Surface functionalization of SiO2 bead with amine group

The prepared SiO2 beads (1.0 g) were introduced into a two necks round bottom flask (250 mL). The flask was then evacuated under vacuum below 10−2 torr for 2 h and was charged with high purity argon. Dry toluene (50 mL) was added to the flask and was sonicated for 5 min to disperse the SiO2 beads in the toluene. 3-aminopropyl trimethoxysilane (1 mL), which is a surface-silylating agent, was added and refluxed for 6 h with continuous stirring. After reaction, the reactor was cooled down to the room temperature and was washed with fresh toluene to remove extra surface-silylating agent completely. After washing, surfaced modified SiO2 beads were dried by evacuation for 20 min.

Preparation of flake wall type-shell beads

Silica beads (0.06 g) were added to vials containing dimethylformamide (DMF) (5 mL) and were dispersed ultrasonically for 3 min. Then, 1,4-phenylenediamine (0.06 mol, 0.06 g) was dissolved in these vials containing DMF (5 mL). Tungsten hexachloride (WCl6) (0.06 mol, 0.24 g) was then added to a 25 mL-round bottom flask containing 10 mL of DMF. The resulting solution was heated at 140 °C for 10 min with continuous stirring. The solution of amine-functionalized silica beads was added to the WCl6 solution with continuous stirring for 10 min. The resultant powders were calcined at 500 °C for 3 h in air at a heating rate of 5 °C/min to remove the organic components and to obtain the WO3@SiO2 beads.

Photocatalytic dye degradation

The photocatalytic activity of the WO3@SiO2 core-shell beads in aqueous solution was evaluated by carrying out Rhodamine-6G (5 mg/L) degradation under visible-light irradiation (300 W Xe lamp) by using a cut-off filter (> 420 nm). Prior to the irradiation, the suspensions of the WO3@SiO2 photocatalyst (30 mg) in Rhodamine-6G (50 mL) were stirred for 5 min in the dark. Subsequently, the suspension (approximately 2 mL) was extracted after every 20 min and the change in the concentration of the solution was monitored by gauging the maximum absorbance of Rhodamine-6G at 550 nm by using a UV-vis spectrophotometer. The degradation efficiency of the photocatalyst was calculated using the equation:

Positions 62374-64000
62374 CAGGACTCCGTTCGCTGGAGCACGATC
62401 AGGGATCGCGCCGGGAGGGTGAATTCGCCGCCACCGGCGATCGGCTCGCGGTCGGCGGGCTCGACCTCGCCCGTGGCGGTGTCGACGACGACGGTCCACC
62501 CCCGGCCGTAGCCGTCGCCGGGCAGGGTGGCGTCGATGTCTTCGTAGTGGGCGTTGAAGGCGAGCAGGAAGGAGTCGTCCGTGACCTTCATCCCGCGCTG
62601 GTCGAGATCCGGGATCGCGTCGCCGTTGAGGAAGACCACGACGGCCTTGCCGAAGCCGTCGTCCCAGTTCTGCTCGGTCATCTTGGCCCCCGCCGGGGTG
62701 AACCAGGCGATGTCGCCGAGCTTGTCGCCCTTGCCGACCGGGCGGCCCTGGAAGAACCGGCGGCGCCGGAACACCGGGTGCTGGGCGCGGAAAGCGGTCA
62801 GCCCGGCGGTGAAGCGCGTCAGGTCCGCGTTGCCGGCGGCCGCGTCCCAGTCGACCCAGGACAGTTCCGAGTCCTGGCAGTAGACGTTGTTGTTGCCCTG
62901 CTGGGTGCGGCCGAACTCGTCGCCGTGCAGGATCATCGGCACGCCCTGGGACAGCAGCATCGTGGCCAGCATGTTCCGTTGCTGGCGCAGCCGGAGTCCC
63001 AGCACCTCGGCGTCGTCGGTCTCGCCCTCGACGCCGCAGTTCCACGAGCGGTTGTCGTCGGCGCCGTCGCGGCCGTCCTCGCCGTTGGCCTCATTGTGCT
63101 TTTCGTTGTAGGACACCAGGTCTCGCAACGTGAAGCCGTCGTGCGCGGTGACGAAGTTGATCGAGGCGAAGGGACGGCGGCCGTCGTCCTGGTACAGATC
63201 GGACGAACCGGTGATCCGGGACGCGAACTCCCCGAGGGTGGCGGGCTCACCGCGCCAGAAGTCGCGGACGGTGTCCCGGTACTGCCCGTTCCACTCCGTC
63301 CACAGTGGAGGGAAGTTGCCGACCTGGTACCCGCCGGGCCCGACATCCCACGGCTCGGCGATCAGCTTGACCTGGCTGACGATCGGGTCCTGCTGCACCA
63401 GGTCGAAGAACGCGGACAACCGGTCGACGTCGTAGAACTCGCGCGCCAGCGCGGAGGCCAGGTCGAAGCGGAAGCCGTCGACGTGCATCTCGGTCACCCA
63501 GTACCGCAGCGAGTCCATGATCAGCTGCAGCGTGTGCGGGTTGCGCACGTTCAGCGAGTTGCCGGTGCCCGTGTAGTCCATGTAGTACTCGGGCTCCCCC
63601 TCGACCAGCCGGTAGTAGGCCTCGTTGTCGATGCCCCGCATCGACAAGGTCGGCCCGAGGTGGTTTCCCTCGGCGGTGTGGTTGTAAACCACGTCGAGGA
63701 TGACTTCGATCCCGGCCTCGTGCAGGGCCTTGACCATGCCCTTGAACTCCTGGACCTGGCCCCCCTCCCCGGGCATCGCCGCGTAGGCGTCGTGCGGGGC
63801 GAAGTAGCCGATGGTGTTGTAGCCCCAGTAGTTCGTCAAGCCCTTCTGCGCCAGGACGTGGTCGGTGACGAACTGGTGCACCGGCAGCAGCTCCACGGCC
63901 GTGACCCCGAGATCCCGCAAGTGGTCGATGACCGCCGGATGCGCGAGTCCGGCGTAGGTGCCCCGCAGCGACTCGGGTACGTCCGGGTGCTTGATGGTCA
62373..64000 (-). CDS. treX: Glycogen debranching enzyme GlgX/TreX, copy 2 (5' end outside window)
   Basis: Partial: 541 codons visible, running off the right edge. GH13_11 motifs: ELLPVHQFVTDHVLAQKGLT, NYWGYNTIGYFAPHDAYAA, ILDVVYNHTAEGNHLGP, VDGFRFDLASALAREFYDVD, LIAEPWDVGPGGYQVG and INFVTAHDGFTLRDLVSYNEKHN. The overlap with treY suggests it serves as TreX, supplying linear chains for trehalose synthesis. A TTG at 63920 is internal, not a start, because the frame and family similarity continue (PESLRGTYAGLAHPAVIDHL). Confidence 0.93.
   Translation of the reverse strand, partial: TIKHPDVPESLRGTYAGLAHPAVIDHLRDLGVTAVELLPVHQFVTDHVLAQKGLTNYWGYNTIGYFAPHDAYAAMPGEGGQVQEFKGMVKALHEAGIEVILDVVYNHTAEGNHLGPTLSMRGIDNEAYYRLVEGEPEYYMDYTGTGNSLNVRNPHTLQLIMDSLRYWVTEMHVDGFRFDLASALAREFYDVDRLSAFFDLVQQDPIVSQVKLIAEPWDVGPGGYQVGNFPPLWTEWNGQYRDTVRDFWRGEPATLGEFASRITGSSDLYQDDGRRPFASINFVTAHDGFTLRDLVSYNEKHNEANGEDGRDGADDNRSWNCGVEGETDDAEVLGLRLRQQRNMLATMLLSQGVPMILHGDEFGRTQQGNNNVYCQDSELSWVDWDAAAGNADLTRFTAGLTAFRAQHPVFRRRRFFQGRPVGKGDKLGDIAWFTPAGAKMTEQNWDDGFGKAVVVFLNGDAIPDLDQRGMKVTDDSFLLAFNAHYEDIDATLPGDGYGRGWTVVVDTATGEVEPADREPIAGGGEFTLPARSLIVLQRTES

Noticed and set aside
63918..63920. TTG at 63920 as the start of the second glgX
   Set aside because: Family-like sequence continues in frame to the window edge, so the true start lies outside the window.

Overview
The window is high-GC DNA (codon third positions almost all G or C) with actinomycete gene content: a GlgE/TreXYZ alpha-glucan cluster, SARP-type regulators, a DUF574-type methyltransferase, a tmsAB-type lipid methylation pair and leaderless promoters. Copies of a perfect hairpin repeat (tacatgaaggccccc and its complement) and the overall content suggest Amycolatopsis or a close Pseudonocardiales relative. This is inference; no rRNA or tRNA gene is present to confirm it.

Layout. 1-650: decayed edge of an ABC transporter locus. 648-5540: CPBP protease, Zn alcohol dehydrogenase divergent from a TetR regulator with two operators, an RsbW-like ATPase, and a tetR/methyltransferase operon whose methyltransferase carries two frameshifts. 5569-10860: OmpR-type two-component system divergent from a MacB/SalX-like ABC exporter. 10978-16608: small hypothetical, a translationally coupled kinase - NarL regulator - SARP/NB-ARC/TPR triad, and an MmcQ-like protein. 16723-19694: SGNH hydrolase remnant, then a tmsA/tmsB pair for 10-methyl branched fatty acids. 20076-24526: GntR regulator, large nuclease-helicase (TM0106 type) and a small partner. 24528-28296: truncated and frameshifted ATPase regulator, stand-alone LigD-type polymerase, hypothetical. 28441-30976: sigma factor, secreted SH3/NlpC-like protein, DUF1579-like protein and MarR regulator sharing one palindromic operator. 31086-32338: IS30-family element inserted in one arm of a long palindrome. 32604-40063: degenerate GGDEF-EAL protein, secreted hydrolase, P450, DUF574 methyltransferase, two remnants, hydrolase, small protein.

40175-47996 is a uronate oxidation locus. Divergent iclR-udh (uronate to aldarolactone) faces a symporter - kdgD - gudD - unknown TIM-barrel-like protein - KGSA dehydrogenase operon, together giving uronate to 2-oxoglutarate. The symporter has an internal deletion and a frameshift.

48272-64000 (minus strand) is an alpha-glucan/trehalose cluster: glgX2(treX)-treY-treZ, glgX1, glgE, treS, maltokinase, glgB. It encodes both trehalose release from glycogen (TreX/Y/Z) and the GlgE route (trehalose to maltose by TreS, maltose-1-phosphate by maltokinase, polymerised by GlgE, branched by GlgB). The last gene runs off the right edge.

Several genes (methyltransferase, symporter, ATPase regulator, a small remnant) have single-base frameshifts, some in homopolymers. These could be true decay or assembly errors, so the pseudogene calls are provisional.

D=ln (Ct/C0)×100%,

where C0 is the initial concentration and Ct is the concentration after a certain time according to the Beer-Lambert law [11,12].

Oxygen evolution analysis

The photocatalytic reaction was carried out in an inner irradiation quartz cell (5 mL). The reaction cell was connected to a closed gas circulation system and the gases evolved were analyzed by using an on-line thermal conductivity detector (TCD) gas chromatograph (model: Agilent5890 seriesII, helium carrier) [6]. Similar to a typical photocatalytic reaction, 10 mg of the WO3 powder, loaded with 0.3 wt% Pt nanoparticles, was suspended in 5 mL of an aqueous KIO3 solution (5 mmol dm−3) under magnetic stirring. The reaction vessel was evacuated several times to remove the air completely. The mixture was then irradiated with light using a 200 W high-pressure mercury lamp. The temperature of the reaction medium was maintained at 298 K by circulating cooling water during the reaction.

Uniform-sized (~500 nm) SiO2 beads were prepared using the Stober method, as shown in Figs. 1(a) and 1(b). The procedure for the fabrication of WO3 nanowrinkles on the surface of the silica beads is illustrated in Scheme 1. The morphology of the pristine core-shell WO3@SiO2 beads was examined using scanning electron microscopy and transmission electron microscopy [Figs. 1(c) and 1(d)]. The WO3@SiO2 bead microspheres produced after calcination at 773 K remained intact and maintained the fine nanowrinkled structure of the WO3 shell with an average diameter of ca. 3 μm. The crystal structure of the WO3@SiO2 beads was examined using X-ray diffraction (XRD), as shown in Fig. 2. Because the silica beads (core) were amorphous, all the exhibited peaks can be attributed to the shell material, WO3. Calcined samples exhibit broad diffraction patterns characteristic of the monoclinic structure (JCPDS card 43–1035). In addition, the XRD peaks of the WO3@SiO2 bead microspheres could be indexed to those of the commercial WO3 nanoparticles. This indicates that the WO3 shells on the silica beads did not contain any impurity.